27 January 2006 | Anusha Bradley
Western European manufacturers must make use of purchasers' skills to help cut costs and drive innovation, according to KPMG.
The study Globalisation and manufacturing
, commissioned by KPMG and conducted by the Economist Intelligence Unit, found EU members' spend on research and development (R&D) is "significantly behind" competitors in the US and Japan. It was also below the average for the 30 members of the Organisation for Economic Co-operation and Development.
The study, which was published yesterday, revealed cutting costs and maximising efficiencies was one of the top strategic priorities for Western European manufacturers in the next three years. Fostering innovation was at the bottom of the list.
KPMG said manufacturers should use innovation as a "primary defence" to tackle increasing competition from China and other emerging markets, and told supplymanagement.com
that buyers had a key role to play.
Andy Williams, director of KPMG's supply chain group in the UK, said procurement should consider both cost-cutting and fostering innovation part of its remit.
He said: "Many businesses have a 'white coat' view of R&D, but actually new product development and R&D should be cross-functional," he said.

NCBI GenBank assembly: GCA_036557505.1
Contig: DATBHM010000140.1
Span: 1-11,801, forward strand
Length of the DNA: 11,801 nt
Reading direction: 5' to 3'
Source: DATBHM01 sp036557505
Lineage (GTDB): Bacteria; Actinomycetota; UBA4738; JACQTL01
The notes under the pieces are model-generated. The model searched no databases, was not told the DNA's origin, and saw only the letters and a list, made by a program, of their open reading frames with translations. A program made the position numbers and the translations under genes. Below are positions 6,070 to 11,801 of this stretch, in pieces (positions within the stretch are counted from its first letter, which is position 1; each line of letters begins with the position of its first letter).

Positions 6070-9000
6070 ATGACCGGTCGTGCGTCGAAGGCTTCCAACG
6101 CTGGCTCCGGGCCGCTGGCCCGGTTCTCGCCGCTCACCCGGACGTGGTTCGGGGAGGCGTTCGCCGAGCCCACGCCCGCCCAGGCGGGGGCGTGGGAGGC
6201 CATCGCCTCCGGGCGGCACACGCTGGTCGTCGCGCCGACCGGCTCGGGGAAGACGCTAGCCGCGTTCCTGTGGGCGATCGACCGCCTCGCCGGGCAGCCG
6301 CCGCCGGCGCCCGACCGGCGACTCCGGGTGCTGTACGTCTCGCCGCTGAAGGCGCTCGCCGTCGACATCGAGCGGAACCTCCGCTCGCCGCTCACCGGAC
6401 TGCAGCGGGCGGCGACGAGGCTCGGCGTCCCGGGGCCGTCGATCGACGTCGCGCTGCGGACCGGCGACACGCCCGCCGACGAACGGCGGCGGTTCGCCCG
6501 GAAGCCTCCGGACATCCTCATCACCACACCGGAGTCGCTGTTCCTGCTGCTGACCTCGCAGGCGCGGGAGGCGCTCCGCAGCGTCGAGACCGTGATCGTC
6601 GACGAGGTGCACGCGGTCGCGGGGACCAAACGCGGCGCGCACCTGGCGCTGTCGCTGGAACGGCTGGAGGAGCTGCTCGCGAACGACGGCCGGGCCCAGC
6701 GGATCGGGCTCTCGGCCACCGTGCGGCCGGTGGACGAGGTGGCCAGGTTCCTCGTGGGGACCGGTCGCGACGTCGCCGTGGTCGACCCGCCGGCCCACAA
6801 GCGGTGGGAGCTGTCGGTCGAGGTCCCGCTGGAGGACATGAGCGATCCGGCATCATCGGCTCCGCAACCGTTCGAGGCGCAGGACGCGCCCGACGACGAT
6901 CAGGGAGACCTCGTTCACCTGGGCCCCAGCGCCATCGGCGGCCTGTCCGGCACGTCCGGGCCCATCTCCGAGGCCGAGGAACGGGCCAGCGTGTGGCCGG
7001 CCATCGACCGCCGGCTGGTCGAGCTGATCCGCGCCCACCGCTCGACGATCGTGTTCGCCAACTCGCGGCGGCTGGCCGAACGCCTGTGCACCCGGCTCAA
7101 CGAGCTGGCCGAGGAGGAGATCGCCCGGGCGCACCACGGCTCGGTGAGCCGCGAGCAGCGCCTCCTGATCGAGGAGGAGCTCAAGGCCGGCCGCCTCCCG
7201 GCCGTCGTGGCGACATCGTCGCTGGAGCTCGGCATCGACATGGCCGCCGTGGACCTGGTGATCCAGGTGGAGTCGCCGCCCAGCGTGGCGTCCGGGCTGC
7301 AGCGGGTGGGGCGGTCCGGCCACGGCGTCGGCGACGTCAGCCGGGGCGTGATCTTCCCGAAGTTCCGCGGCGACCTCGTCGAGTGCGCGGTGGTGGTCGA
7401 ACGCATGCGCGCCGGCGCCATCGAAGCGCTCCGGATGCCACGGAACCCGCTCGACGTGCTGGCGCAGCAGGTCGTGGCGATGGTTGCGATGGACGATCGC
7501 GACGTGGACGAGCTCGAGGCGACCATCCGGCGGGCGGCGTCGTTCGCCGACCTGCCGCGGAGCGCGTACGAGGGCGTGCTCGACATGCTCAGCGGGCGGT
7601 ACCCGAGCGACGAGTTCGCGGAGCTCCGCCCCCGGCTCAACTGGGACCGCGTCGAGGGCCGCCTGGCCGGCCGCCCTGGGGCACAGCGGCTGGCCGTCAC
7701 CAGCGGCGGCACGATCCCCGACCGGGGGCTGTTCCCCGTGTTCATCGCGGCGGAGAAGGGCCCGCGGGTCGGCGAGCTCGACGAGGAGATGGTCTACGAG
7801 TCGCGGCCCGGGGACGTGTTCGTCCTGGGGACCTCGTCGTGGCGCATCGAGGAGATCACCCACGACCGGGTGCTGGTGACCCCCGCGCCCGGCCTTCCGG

Procurement must collaborate with researchers and marketing staff to help source and buy cost effective new materials, he added.
Almost half of the 232 respondents said controlling costs was their biggest challenge; 26 per cent said it was managing increasingly complex supply chains; and 17 per cent said reducing inventory costs.
Quizzed about what changes firms would make in the next five years to remain competitive, 46 per cent said they will change how they manage suppliers and partners and 27 per cent said they will outsource part or all of production or R&D.
* The Confederation of British Industry's quarterly survey, published this week, said consistently accelerating oil and gas prices and weak domestic demand has squeezed profit margins and led British manufacturers to make 25,000 job cuts in the past three months.